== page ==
Sargent's solutions - managing a garden part-time

Being asked to look after a garden on a part-time basis raises many issues that need to be addressed, says Alan Sargent

I am a self-employed gardener and have recently been commissioned to work at a large house in the country, where the previous sole gardener used to maintain the grounds. The only other outdoor worker is a handyman-cum-general labourer. I am expected to look after the whole garden in two days a week, using the handyman as my assistant. The owners know he is not otherwise particularly busy and want me to train him to work with me. Although they seem to think he does help out, in reality he does as little as possible, leaving me with too much. Maintaining the vegetable garden and general watering are especially difficult. What would you advise?

This is an ongoing problem in many gardens where the owners seem to think that just because they employ labour everything should be catered for. Some do not recognise that gardens require regular attention, including weekends as well as holidays.

Awkward situation

I appreciate that this is an awkward situation for any self-employed person, especially a part-time gardener. You arrive on site and work through a schedule of jobs, prioritising as you see fit. In two days you cannot possibly expect to maintain the gardens to the same standard as someone working full-time. Even if you managed to look after the general beds etc, the five days you are not on site need to be covered, especially watering and weeding the vegetable beds.

Between you and the handyman, you could easily manage, provided he carried out the jobs that you have identified - if only he did not find any excuse not to help you. As the part-timer, you feel that you do not have the authority to instruct him, even though the employers have asked you to make use of him. Instead of being frustrated with the situation, you could turn things to your advantage and perhaps incentivise the handyman.

Take control

I suggest that you begin to take control of the garden by producing an inventory of all tools and equipment, including a stocktake of all chemicals and composts. Make a note of quantities and dates of purchase/expiry if possible. By this simple action you are establishing a base line from which to work in the future. Perhaps enlist his help with this job, without commenting on your logic.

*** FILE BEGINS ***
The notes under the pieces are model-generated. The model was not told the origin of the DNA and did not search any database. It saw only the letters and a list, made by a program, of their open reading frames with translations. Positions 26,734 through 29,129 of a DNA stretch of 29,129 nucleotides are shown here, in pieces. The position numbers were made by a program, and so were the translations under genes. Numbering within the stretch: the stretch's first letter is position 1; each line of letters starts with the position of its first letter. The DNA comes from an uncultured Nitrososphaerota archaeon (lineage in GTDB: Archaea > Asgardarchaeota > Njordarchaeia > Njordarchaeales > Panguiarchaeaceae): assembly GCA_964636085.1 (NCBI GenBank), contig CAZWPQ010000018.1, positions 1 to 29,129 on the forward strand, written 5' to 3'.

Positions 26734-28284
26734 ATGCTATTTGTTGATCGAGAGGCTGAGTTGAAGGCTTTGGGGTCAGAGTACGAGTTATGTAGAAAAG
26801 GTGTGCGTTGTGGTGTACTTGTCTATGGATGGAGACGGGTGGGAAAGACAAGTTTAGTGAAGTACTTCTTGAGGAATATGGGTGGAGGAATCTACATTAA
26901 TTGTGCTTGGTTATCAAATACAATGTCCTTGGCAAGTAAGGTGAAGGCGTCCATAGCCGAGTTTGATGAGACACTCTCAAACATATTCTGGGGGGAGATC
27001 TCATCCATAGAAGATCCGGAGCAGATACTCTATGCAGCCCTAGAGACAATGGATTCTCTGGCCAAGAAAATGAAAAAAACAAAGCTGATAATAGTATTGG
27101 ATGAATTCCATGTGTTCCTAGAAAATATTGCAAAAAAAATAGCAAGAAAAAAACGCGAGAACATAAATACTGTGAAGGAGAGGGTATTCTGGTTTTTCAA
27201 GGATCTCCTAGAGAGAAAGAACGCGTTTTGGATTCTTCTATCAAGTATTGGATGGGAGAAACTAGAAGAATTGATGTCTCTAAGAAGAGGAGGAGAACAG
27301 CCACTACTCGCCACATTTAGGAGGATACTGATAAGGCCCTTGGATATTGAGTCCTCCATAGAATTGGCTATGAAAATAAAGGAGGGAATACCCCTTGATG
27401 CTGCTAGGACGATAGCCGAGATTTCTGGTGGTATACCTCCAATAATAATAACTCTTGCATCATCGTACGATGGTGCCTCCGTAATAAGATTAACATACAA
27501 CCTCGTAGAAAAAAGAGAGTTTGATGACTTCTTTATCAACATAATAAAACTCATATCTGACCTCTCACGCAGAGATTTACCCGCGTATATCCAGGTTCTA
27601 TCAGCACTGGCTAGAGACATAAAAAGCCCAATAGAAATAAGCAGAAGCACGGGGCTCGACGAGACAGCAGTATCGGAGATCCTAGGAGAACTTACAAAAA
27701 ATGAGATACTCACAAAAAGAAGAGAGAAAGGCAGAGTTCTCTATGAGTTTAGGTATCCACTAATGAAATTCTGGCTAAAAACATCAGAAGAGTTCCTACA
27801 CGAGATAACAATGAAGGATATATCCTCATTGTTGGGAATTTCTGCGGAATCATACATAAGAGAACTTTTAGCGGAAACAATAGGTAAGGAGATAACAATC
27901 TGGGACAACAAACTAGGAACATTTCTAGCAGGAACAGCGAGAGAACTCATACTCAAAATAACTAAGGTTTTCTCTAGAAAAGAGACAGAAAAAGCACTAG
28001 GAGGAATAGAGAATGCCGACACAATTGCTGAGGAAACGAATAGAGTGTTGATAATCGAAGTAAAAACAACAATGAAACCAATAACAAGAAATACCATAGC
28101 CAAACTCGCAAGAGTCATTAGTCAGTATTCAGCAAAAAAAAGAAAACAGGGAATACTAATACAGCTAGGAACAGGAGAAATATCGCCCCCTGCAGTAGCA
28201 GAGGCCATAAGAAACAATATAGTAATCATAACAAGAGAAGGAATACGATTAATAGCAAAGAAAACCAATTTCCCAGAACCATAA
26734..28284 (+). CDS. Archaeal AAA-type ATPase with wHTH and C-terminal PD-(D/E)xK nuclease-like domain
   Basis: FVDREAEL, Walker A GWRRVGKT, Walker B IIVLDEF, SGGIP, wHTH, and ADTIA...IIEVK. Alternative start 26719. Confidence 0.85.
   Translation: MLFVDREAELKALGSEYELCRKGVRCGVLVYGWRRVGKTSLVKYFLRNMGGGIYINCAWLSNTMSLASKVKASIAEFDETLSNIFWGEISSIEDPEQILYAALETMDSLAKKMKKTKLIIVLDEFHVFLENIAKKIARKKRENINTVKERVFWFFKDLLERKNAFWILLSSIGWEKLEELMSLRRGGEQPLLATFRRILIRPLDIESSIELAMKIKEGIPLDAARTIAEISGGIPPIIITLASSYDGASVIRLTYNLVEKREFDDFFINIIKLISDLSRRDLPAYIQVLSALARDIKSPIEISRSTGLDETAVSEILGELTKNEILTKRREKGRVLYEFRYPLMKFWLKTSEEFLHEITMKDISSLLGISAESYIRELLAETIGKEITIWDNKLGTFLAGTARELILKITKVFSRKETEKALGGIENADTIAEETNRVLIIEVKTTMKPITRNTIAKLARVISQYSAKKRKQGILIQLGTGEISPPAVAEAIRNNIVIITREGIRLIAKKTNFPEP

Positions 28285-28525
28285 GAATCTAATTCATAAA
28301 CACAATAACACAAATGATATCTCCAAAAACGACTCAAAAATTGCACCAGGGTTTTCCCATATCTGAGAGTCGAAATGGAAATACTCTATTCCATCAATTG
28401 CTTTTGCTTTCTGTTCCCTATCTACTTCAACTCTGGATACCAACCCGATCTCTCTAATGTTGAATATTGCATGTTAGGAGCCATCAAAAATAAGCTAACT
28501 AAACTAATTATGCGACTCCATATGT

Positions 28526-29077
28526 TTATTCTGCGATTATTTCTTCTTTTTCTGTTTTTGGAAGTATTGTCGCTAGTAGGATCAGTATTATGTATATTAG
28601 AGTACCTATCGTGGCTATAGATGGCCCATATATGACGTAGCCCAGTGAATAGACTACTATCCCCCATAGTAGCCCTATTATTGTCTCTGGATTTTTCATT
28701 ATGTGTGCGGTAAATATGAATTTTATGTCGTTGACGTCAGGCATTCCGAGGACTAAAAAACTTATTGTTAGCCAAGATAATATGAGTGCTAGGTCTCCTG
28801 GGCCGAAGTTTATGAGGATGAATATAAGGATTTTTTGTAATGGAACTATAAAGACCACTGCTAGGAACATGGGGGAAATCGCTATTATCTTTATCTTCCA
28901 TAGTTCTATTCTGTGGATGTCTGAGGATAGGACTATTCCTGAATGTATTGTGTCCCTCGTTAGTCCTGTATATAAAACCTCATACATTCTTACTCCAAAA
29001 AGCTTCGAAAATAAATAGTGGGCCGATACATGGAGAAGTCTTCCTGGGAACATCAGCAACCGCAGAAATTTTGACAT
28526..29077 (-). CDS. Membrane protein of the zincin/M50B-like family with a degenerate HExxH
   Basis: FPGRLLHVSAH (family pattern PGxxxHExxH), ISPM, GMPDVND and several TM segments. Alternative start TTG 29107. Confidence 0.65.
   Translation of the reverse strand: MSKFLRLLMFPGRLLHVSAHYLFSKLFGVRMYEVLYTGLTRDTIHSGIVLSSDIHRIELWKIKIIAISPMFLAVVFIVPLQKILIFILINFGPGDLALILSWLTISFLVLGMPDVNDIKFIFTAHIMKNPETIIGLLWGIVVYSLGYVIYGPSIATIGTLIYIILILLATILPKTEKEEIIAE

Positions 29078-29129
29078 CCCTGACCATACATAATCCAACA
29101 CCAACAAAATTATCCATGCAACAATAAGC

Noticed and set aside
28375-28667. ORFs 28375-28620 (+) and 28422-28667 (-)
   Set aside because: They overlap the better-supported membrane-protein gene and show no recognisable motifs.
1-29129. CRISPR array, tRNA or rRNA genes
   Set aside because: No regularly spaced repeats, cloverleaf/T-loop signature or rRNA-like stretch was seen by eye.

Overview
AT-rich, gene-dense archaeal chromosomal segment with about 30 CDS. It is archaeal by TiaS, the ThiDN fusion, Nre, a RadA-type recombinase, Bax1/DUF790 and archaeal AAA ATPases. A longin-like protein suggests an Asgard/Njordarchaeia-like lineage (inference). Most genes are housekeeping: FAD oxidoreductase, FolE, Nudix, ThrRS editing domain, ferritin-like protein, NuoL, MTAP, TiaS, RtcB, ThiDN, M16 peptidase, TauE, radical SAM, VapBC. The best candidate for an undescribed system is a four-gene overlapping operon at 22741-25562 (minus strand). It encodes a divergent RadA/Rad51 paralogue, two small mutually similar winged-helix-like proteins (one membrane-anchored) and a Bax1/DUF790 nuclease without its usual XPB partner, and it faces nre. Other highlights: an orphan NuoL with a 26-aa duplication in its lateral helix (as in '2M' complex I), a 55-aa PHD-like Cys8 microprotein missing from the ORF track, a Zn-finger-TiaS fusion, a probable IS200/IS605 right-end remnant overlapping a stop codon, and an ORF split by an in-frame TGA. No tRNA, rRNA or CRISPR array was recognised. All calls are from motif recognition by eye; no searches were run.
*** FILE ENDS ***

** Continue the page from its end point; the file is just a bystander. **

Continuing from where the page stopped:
The second step is to create a plan of the garden, even in rough form, identifying the various areas and naming them in a manner that cannot be misconstrued - for example, "the vegetable garden", "the library lawn", "the southern border" etc. It is very helpful to dimension these areas to enable you to complete the inventory - how much mulch is needed, how many square metres of lawn feed etc.

Follow this by producing a list of jobs, and their regularity, for each named area together with an approximate time for each operation. Having gathered this information, you will have created a valuable document, a copy of which should be given to the owners for their interest, with a copy for your files and a spare that should be made available for the handyman at a later stage.

You are now in a position to clearly establish the amount of work required to maintain the garden, on a seasonal basis, together with times and periods when attention is required. Armed with this document, you should produce a time sheet for your own use. This may be adapted at a later stage to enable the handyman to also complete his "garden" times.

As soon as you begin to fill in the time sheets, you will clearly identify - and prove - your actions in the two days available to the owners. Thus time spent directing the handyman will show up as a cost to the employers, thereby reducing the amount of time you have to do your core work.

You should retain responsibility for all those jobs that require technical skills, such as fertilising and weed killing. Anything that may affect the pH and general balance of the soil and nutrients must be carefully monitored. Only one named person should carry out this work, and records maintained, with no exceptions to the rule to avoid over or under dosing of any chemical.

Proven case

Similarly, he will now have to explain himself to the employer. If he genuinely has no time to spend in the garden, you will have a proven case to request additional labour - perhaps a second part-timer. By naming the various areas of the garden, you can prove those parts that take the most time to look after.

You will also be enabled to nominate certain jobs or sections to be the sole responsibility of the handyman so that his lack of performance will be more easily identified. Equally, if he enjoys having responsibility for "his" areas, he may gain a sense of pride in the job and render himself more useful as an employee.

By adopting this professional approach you will learn much about time management and utilising available skills to the best advantage, a lesson that you may adapt to suit the rest of your business week.

Instead of jeopardising 40 per cent of your weekly income by becoming increasingly frustrated at the handyman's lack of willingness to help, and leaving a regular customer, you will have proven your management skills and educated the owners into appreciating the amount of work, time management and forward planning involved in looking after a garden.

Alan Sargent is an independent gardens consultant at the School of Garden Management

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